Almost 15,000 Egyptians flee Libya from Sallum crossing

Egyptian men, who had crossed the border into Tunisia from Libya, wait to board buses that will transport them to Egypt at the Ras Jdir border crossing, southeast of Tunis.

Egyptian men, who had crossed the border into Tunisia from Libya, wait to board buses that will transport them to Egypt at the Ras Jdir border crossing, southeast of Tunis.


Almost 15,000 Egyptians have flocked back home from war-torn Libya, crossing at the Sallum border, state media reported Monday, following the murder of Coptic Christians by ISIS.

Last week Egyptian and Libyan warplanes hit ISIS targets inside Libya after the jihadists released a video on Feb. 15 showing the beheadings of 21 Christians, most of them Egyptian.

Since then Egypt has urged the hundreds of thousands of Egyptians who work in Libya to leave, and also chartered planes to ferry many of them home from Tunisia, which also shares borders with Libya

At least 14,585 Egyptians have heeded that call and returned home crossing from the Sallum border post in northwest Egypt, state news agency MENA reported.

MENA said the figure included 3,018 Egyptians who crossed back on Monday alone, but did not specify how many of them were Christian.

A Tunisian transport ministry spokeswoman meanwhile said that at least 1,000 Egyptians who had fled Libya have been airlifted home from her country on planes chartered by Cairo since Friday.

She told AFP that 250 more Egyptians were expected to leave from the southeastern Djerba-Zarzis airport by 1600 GMT.

A Tunisian customs official said that an unspecified number of Egyptians were also waiting on the Libyan side of the border, hoping to cross the frontier.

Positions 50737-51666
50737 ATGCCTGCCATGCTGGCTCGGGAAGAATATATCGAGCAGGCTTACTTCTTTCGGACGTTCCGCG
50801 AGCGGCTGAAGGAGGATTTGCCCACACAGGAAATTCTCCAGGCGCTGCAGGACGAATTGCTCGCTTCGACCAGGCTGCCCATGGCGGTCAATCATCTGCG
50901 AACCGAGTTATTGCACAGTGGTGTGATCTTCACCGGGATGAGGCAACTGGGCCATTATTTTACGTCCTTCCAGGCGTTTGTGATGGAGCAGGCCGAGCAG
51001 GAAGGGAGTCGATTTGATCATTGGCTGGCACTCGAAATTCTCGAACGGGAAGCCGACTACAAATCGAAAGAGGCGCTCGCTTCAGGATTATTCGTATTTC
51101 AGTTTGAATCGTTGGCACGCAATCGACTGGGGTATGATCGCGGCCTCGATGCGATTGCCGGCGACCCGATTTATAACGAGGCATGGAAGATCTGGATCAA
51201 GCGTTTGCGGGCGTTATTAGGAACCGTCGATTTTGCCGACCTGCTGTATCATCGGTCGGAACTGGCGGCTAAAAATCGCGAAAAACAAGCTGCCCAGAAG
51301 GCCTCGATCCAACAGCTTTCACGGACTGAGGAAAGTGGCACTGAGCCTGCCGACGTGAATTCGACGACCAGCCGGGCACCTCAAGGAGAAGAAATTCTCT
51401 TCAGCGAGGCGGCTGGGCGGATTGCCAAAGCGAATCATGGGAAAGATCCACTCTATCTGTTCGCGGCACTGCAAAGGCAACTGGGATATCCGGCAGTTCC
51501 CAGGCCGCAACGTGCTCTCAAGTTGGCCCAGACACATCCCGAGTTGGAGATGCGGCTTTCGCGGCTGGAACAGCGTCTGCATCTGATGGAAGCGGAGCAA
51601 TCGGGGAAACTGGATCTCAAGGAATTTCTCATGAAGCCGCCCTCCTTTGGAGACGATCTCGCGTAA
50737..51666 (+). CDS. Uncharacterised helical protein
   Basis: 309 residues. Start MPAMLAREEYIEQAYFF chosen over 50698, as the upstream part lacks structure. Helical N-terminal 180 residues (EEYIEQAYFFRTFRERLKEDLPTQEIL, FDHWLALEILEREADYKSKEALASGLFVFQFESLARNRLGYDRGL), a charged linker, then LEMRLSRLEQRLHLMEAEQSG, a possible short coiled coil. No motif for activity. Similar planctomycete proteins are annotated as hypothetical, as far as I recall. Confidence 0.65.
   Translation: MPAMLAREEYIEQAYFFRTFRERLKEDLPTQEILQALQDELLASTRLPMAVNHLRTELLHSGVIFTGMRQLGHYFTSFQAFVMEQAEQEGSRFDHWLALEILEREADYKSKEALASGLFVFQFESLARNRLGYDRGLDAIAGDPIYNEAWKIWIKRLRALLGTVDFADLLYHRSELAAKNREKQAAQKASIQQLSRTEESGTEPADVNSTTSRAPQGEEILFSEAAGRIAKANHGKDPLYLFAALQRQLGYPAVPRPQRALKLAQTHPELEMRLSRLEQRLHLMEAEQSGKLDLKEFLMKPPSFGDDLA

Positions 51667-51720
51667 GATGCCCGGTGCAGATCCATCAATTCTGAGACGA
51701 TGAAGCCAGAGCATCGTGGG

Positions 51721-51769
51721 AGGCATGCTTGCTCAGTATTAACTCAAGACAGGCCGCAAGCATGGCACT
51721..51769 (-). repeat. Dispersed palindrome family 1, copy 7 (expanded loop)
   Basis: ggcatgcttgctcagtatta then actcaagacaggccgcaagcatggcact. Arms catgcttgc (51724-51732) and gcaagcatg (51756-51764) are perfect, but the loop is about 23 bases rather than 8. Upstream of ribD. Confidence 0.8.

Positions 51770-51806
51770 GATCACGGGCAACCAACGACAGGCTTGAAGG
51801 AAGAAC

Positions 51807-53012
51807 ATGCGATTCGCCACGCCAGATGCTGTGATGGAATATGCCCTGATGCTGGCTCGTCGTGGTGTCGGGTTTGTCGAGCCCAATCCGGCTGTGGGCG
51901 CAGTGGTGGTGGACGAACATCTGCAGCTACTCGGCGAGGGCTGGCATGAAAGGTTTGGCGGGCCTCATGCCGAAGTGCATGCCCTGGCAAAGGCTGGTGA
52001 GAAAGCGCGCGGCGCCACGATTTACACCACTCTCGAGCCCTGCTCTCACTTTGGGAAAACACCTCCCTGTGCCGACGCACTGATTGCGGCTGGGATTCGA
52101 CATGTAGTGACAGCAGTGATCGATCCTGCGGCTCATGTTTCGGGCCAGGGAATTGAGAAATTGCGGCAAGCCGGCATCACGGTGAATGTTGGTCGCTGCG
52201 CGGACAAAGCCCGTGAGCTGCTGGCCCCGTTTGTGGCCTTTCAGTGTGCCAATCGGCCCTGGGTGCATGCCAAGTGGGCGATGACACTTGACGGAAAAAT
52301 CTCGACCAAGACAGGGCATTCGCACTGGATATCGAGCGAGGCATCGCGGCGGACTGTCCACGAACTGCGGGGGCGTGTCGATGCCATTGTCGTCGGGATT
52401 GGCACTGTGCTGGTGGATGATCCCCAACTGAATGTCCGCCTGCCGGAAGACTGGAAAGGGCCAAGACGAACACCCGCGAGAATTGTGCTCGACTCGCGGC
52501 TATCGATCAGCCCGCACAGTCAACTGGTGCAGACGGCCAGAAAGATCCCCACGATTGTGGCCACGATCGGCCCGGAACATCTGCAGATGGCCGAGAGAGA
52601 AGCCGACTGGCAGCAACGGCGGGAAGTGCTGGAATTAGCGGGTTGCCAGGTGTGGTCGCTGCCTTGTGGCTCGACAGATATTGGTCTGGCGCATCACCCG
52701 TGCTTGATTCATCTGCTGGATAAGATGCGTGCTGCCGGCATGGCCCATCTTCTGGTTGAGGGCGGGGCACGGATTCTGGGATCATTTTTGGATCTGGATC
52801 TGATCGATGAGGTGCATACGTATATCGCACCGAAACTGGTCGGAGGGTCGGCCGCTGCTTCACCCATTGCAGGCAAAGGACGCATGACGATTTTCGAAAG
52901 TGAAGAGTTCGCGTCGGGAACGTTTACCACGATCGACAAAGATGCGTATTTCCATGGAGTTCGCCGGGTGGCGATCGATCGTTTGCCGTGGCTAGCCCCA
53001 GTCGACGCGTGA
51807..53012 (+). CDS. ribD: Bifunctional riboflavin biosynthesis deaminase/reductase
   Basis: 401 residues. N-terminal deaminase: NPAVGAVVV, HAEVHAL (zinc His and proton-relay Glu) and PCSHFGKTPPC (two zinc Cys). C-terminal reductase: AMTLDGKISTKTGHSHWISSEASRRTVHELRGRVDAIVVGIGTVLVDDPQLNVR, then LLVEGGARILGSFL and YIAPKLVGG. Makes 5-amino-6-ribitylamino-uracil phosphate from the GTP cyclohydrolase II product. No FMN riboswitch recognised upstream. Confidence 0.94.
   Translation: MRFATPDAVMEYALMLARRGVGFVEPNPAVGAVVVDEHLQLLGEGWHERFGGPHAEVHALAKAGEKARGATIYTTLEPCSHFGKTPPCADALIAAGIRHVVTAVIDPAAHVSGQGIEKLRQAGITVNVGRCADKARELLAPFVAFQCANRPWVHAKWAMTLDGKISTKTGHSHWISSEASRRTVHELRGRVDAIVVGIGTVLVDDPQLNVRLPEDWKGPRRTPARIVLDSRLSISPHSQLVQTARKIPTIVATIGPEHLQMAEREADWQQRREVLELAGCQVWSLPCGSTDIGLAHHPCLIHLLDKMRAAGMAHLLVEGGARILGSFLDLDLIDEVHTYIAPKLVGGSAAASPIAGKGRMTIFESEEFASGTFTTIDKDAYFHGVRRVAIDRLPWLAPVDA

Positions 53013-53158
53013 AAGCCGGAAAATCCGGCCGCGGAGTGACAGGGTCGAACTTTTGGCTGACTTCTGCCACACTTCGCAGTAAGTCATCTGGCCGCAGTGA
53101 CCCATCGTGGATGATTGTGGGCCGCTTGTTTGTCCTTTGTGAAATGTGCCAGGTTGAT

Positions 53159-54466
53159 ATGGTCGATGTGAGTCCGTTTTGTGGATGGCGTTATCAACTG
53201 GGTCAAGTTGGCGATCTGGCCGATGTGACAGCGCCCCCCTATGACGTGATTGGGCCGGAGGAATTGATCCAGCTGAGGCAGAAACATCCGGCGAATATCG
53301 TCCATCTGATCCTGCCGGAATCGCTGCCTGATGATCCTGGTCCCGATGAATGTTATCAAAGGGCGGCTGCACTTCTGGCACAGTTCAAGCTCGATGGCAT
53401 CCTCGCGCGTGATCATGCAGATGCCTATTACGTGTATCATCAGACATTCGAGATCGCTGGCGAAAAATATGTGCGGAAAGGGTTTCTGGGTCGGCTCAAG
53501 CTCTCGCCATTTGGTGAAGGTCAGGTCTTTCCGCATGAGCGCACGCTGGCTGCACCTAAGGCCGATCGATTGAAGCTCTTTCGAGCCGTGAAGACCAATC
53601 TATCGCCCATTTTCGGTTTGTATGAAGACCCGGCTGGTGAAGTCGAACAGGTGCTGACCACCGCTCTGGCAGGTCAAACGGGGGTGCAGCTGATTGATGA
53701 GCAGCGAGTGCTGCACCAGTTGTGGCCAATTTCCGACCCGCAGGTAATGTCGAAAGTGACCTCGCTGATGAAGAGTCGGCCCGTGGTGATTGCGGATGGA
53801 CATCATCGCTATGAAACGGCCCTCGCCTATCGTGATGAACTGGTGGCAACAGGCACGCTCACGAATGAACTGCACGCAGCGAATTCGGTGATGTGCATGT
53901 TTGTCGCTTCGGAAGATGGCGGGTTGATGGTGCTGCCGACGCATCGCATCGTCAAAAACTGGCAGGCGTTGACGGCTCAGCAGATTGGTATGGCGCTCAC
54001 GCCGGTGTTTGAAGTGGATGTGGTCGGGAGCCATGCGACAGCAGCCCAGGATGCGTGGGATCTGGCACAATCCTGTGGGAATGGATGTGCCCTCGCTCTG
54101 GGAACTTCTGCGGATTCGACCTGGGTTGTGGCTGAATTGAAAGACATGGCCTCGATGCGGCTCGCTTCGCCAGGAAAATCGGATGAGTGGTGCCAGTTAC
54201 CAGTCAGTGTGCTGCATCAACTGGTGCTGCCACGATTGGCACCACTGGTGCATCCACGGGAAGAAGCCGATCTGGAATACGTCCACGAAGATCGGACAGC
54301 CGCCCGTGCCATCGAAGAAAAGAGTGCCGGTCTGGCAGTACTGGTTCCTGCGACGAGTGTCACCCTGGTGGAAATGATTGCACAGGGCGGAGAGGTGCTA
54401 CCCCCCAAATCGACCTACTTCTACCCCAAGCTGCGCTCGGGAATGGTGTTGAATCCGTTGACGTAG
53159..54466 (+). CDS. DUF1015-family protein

In July last year, thousands of Egyptians fleeing violence in Libya were stranded for days at the border with Tunisia, as authorities refused to let them in until Cairo had arranged for their transport home.

Tunisia was flooded by expatriates fleeing Libya during the 2011 uprising that toppled and killed dictator Muammar Qaddafi, and struggled to cope with the massive exodus.

Days after the revolt erupted, Egypt had sent military planes to Libya to evacuate up it citizens trapped in the violence.

At the time, officials said 1.5 million Egyptians worked in Libya, mostly in the construction and services industries, and formed the backbone of the expatriate workforce in the oil-rich nation.

Hours after ISIS released the video showing the beheading of the Coptic Christians, Egypt carried out air strikes on ISIS targets inside Libya.

On Sunday President Abdel Fattah al-Sisi said that 13 IS targets were struck in these raids.


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